Na’s horror round steals the show

Stewart Cink and JJ Henry led after the first round of the Valero Texas Open, but Kevin Na stole their thunder.

Stewart Cink and JJ Henry led after the first round of the Valero Texas Open, but Kevin Na stole their thunder.

Na set a PGA Tour record for the highest score ever on a par-four hole when he needed 16 shots to finish a nightmare ninth hole.

Na’s horror score is the highest on a par-four since PGA Tour records for scorecards began in 1983.

The South-Korean born American’s rare 16 is tied as the second highest on any single hole since 1983 – behind John Daly’s record 18 on a par-five at Bay Hill in 1998 and it has left him all of 13 shots off the pace set by Thursday’s first round leaders, Stewart Cink and JJ Henry whom opened with 5-under 67s.

Na’s nightmare all started when he sent his tee shot on the ninth into the woods at the TPC San Antonio’s AT&T’s Oaks Course. He found the ball, declared an unplayable lie and returned to the tee.

Na, ranked 64th in the world, then hit deep right into the woods again, played a provisional shot left, but went back to the second shot on the right to play it from the woods.

That shot, his fourth, hit a tree and the ball ricocheted onto his pant leg, costing him a two shot penalty and taking his score to six.

Na hit six more shots in the woods, trying to get out of the trees, before he finally found the rough and played from there to the fringe of the green.

The 27-year-old ended the Na nightmare with a putt from just under six feet for what he initially thought was 15 but what was later amended to 16.

After finally exiting the trees and strolling to the green, Na and his caddie conceded they were struggling to tot up how many shots he had taken.
Caddie: “I have no idea what you have.”
Na: “How are we going to count all the shots?”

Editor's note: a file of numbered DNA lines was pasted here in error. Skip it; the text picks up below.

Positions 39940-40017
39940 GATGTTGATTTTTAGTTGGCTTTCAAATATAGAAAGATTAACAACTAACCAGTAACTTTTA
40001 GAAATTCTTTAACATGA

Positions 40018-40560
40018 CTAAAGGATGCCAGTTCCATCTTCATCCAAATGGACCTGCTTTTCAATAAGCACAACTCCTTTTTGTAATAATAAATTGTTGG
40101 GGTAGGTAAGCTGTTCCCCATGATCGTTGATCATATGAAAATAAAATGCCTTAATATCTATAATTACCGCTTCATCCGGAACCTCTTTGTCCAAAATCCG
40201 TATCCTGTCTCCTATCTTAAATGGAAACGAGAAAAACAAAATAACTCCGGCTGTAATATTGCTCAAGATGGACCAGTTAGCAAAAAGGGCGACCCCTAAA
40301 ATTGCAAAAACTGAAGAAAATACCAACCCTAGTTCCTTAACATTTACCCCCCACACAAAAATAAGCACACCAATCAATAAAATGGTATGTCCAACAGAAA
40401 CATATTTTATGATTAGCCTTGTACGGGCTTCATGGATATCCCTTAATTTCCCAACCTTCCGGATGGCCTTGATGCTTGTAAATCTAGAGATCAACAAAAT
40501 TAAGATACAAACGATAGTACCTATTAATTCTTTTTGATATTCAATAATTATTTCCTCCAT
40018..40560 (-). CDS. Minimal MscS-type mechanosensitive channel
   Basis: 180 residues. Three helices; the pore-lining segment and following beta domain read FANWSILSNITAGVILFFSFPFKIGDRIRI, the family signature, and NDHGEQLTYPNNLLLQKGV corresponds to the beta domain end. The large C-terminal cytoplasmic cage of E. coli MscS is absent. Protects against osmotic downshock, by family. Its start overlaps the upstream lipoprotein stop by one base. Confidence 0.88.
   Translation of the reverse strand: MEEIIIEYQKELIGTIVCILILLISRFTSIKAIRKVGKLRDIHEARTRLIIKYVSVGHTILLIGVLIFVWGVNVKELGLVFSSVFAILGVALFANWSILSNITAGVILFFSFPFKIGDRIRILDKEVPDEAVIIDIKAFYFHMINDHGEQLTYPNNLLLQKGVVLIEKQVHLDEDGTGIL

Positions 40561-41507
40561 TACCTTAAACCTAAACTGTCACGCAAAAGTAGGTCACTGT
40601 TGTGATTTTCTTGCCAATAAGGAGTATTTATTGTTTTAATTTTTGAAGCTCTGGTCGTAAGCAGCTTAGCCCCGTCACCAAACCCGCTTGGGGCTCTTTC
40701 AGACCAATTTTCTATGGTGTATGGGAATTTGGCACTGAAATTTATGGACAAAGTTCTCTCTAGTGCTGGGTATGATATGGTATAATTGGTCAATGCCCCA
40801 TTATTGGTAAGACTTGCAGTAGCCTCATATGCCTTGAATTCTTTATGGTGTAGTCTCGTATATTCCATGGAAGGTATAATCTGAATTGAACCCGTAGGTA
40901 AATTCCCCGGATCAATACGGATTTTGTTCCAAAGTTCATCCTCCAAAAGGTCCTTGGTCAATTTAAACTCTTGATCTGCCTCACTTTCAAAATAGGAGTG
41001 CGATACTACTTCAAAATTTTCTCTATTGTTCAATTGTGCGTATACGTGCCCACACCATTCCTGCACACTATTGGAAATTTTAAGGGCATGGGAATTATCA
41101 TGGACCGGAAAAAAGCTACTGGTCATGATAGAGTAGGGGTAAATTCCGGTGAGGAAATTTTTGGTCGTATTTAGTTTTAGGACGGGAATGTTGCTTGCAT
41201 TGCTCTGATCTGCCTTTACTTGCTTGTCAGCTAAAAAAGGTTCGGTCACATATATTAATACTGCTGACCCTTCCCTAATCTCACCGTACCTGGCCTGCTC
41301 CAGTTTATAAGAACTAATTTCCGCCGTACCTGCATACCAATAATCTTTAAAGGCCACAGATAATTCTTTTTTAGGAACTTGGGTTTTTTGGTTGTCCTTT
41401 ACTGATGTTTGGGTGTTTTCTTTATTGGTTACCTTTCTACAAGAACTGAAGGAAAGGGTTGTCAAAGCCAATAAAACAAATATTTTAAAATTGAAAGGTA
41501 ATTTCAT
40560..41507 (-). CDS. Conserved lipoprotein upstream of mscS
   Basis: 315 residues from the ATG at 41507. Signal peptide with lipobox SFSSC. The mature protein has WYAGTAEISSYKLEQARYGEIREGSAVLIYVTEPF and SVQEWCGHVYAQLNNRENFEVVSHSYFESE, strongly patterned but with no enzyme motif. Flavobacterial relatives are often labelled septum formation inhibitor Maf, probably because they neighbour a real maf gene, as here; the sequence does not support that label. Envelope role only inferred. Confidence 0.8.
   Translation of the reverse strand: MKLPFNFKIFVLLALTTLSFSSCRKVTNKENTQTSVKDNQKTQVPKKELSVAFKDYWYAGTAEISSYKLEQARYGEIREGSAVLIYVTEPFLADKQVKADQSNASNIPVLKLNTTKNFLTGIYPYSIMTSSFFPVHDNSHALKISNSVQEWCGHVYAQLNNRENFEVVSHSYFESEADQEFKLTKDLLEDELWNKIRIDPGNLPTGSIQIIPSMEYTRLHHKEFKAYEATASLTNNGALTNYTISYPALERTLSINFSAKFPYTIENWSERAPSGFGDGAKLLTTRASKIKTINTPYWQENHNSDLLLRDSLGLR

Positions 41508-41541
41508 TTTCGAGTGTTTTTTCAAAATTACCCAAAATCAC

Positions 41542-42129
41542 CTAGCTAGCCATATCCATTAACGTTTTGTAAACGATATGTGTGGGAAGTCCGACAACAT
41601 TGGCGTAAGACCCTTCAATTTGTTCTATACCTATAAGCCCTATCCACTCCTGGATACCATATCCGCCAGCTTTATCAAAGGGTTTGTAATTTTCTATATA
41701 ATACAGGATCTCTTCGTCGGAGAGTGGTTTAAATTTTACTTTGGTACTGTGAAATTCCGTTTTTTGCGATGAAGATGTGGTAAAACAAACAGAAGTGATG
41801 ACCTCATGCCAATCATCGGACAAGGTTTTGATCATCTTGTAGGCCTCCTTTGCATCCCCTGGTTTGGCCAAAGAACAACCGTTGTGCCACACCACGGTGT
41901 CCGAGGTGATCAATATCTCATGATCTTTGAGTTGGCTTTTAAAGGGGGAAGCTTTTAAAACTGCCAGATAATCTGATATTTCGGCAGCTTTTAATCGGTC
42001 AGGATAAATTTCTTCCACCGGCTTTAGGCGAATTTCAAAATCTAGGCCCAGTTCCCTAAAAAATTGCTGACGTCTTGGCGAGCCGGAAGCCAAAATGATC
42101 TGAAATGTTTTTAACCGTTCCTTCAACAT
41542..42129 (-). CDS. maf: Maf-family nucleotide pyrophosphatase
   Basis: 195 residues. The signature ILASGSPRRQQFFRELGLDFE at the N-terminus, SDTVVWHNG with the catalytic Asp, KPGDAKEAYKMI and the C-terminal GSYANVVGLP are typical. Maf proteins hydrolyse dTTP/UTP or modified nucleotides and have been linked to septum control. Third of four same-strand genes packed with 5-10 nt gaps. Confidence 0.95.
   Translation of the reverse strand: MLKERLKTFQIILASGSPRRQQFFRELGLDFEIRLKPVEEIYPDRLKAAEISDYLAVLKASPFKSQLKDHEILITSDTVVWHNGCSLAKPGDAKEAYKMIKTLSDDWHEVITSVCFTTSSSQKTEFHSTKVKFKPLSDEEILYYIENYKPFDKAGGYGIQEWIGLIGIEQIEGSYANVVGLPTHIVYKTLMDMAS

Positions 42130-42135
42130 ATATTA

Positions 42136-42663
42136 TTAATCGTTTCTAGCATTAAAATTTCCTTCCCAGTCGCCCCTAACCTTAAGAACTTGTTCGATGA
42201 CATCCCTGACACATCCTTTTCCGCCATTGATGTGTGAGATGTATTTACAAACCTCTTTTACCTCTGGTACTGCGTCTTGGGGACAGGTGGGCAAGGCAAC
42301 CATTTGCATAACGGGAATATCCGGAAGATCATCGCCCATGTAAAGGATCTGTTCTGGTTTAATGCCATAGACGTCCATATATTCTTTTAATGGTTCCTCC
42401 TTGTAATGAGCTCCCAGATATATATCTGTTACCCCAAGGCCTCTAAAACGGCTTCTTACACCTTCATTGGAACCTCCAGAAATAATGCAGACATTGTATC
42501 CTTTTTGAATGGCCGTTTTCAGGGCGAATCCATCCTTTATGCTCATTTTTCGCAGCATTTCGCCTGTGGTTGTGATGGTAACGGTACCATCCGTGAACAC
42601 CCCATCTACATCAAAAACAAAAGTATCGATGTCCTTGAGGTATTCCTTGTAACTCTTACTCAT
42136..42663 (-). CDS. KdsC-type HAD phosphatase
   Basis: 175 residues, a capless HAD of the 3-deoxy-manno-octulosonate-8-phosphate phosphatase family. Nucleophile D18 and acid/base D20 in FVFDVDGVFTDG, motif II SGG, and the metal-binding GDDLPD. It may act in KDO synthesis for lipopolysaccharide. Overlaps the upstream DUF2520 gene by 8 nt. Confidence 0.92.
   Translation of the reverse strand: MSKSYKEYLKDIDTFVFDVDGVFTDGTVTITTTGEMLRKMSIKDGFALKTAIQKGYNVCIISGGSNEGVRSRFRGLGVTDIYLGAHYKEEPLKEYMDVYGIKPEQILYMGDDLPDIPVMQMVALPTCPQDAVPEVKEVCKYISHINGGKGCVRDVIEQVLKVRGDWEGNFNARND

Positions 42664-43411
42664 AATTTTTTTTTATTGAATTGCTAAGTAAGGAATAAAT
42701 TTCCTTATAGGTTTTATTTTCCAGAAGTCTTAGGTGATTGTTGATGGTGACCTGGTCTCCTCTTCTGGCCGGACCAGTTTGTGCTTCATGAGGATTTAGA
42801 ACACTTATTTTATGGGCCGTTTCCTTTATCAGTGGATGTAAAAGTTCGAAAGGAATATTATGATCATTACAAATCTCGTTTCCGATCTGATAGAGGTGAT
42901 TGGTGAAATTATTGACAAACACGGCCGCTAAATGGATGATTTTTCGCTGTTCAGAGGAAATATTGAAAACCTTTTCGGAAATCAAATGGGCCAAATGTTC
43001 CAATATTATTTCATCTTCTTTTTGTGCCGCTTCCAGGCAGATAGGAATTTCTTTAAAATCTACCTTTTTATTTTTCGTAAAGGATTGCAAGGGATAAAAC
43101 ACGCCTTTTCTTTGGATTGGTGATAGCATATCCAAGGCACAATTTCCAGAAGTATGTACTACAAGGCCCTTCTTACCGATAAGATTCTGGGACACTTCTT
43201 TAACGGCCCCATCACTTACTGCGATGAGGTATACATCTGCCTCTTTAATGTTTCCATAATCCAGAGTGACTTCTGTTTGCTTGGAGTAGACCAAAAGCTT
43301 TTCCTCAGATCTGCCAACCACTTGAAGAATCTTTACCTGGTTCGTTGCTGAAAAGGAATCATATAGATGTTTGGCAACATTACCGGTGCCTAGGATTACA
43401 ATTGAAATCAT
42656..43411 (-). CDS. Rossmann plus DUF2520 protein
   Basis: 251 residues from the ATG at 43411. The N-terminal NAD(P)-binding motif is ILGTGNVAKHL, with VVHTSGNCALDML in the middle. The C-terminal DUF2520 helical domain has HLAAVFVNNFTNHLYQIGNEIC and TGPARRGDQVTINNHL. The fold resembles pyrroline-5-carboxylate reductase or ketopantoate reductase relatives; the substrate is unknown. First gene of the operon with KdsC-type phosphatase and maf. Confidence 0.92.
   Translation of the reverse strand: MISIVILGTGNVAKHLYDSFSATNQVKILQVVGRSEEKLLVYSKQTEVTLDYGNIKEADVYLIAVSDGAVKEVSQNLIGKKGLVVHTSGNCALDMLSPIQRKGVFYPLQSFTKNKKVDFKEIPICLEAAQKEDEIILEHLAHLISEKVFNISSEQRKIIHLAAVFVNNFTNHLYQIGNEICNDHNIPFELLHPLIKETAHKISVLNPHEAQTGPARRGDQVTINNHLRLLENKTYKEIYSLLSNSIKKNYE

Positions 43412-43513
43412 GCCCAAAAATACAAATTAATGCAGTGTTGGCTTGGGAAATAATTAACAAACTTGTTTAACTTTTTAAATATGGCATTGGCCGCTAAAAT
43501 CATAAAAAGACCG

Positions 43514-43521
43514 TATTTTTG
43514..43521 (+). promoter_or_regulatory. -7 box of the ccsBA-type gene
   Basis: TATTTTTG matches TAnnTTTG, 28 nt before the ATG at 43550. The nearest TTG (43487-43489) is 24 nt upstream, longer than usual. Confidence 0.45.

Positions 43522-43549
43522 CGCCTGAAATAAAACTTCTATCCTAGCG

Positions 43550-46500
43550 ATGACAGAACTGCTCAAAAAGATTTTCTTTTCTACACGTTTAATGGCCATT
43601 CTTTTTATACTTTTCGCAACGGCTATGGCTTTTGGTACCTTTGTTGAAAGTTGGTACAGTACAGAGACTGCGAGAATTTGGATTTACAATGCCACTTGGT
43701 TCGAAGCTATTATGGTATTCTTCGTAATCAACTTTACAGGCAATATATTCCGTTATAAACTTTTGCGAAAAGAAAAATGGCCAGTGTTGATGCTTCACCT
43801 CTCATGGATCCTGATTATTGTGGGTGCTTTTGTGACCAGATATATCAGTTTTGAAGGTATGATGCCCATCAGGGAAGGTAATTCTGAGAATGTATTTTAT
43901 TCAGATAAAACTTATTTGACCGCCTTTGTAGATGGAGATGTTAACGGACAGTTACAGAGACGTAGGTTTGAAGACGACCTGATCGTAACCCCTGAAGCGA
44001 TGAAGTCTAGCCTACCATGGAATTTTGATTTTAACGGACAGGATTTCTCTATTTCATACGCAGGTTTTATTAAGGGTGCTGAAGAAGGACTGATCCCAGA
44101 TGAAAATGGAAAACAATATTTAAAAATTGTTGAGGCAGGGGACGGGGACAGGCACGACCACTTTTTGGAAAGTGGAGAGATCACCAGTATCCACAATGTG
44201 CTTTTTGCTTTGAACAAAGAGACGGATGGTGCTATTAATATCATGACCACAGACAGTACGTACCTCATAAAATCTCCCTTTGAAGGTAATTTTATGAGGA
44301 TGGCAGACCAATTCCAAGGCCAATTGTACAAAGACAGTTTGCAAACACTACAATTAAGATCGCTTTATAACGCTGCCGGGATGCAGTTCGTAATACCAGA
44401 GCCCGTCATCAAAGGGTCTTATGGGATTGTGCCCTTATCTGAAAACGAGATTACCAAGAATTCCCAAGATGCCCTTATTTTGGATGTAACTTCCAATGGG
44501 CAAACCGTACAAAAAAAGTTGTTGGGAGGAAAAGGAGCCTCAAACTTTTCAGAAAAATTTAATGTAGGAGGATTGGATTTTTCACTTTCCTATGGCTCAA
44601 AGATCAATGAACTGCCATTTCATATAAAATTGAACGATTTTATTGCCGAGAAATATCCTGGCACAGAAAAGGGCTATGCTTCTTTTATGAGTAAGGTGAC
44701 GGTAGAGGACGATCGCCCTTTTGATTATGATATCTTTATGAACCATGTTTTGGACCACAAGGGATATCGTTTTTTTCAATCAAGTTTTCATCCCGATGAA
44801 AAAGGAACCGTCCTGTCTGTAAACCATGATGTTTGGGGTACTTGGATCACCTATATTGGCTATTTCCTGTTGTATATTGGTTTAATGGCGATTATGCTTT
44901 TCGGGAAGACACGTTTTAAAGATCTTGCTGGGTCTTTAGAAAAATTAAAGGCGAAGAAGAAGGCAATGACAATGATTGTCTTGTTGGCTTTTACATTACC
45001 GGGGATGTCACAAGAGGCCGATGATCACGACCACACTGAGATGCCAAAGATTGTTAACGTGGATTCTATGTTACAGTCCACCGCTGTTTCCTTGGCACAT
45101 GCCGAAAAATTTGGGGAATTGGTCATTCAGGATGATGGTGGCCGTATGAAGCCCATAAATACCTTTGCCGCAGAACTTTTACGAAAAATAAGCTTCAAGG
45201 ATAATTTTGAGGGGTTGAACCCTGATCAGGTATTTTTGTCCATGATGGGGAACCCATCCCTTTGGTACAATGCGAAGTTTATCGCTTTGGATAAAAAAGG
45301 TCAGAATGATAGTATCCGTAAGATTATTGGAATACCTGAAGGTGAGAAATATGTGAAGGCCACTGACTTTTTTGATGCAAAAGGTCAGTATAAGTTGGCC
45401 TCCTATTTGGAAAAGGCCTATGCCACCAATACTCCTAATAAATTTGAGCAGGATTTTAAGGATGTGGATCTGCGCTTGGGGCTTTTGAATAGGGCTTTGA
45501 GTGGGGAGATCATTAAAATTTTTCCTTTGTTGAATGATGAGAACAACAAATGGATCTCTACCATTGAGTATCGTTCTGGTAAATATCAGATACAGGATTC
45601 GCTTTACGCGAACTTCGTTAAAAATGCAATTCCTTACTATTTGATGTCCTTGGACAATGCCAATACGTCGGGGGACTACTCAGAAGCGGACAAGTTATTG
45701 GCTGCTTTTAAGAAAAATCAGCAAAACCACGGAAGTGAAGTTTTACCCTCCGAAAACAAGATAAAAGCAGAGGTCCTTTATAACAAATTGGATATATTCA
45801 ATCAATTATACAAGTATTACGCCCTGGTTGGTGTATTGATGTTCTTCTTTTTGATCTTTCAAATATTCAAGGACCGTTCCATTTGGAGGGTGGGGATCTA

Caddie: “I have no idea.”
Na: “I can’t keep track.”
Caddie: “They have it on tape so they can go back and count it.”
Na said he had never hit as many rocks as he had during his stumble through the trees, adding: “My hand is numb, I hit so many rocks in there. Did you see how many rocks I hit?
With the benefit of hindsight, his caddie said: “Next time I say ‘let’s go back to the tee’, let’s go back to the tee!”
Na, who, regained his composure impressively to record three birdies on a flawless back nine to finish with an eight over-par 80, leaving him third last, 13 strokes back of the lead, said afterwards: “I feel like I’m playing somewhat decent and it was one shot – actually two, but one that started the whole thing and it was one bad hole and that’s what’s crazy about this game

“One bad hole can basically shoot you out of the tournament. That’s what I just did.”

But Na declared afterwards that despite everything, he was proud of the way he bounced back.

“I think I handled myself pretty well,” he said, “I hit a lot of good shots and didn’t make another bogey afterwards. It just shows you how well I took it.”

He rued one major misjudgment, however.

“I wish I went back and re-teed it again (for a second time). I might have made eight,” he said.

“That’s four over. Not eight.

“I mean it’s a lot of what ifs and what could have been. The only thing I can do is learn from this and hopefully it doesn’t happen again.”